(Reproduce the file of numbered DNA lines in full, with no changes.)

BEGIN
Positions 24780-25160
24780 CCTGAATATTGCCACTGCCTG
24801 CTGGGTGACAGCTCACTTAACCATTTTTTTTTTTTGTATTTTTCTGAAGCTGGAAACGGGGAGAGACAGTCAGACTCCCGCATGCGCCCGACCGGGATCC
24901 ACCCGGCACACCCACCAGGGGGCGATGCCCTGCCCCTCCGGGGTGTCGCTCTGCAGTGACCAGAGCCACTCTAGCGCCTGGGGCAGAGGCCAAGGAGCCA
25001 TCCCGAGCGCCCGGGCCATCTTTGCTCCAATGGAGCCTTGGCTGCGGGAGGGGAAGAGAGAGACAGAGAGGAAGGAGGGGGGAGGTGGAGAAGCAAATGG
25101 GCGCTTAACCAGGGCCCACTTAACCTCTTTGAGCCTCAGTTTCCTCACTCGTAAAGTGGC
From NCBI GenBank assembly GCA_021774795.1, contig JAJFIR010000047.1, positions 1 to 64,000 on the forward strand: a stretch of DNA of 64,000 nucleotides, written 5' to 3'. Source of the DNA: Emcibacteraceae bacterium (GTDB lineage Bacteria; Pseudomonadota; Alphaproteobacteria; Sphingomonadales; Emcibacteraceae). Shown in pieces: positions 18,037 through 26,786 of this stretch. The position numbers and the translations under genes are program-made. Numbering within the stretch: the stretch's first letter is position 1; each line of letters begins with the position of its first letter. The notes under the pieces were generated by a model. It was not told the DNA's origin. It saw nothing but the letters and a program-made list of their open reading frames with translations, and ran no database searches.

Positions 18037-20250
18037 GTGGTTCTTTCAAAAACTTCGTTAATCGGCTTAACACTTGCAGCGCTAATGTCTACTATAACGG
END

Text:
Positions 24780-25160
24780 CCTGAATATTGCCACTGCCTG
24801 CTGGGTGACAGCTCACTTAACCATTTTTTTTTTTTGTATTTTTCTGAAGCTGGAAACGGGGAGAGACAGTCAGACTCCCGCATGCGCCCGACCGGGATCC
24901 ACCCGGCACACCCACCAGGGGGCGATGCCCTGCCCCTCCGGGGTGTCGCTCTGCAGTGACCAGAGCCACTCTAGCGCCTGGGGCAGAGGCCAAGGAGCCA
25001 TCCCGAGCGCCCGGGCCATCTTTGCTCCAATGGAGCCTTGGCTGCGGGAGGGGAAGAGAGAGACAGAGAGGAAGGAGGGGGGAGGTGGAGAAGCAAATGG
25101 GCGCTTAACCAGGGCCCACTTAACCTCTTTGAGCCTCAGTTTCCTCACTCGTAAAGTGGC
From NCBI GenBank assembly GCA_021774795.1, contig JAJFIR010000047.1, positions 1 to 64,000 on the forward strand: a stretch of DNA of 64,000 nucleotides, written 5' to 3'. Source of the DNA: Emcibacteraceae bacterium (GTDB lineage Bacteria; Pseudomonadota; Alphaproteobacteria; Sphingomonadales; Emcibacteraceae). Shown in pieces: positions 18,037 through 26,786 of this stretch. The position numbers and the translations under genes are program-made. Numbering within the stretch: the stretch's first letter is position 1; each line of letters begins with the position of its first letter. The notes under the pieces were generated by a model. It was not told the DNA's origin. It saw nothing but the letters and a program-made list of their open reading frames with translations, and ran no database searches.

Positions 18037-20250
18037 GTGGTTCTTTCAAAAACTTCGTTAATCGGCTTAACACTTGCAGCGCTAATGTCTACTATAACGG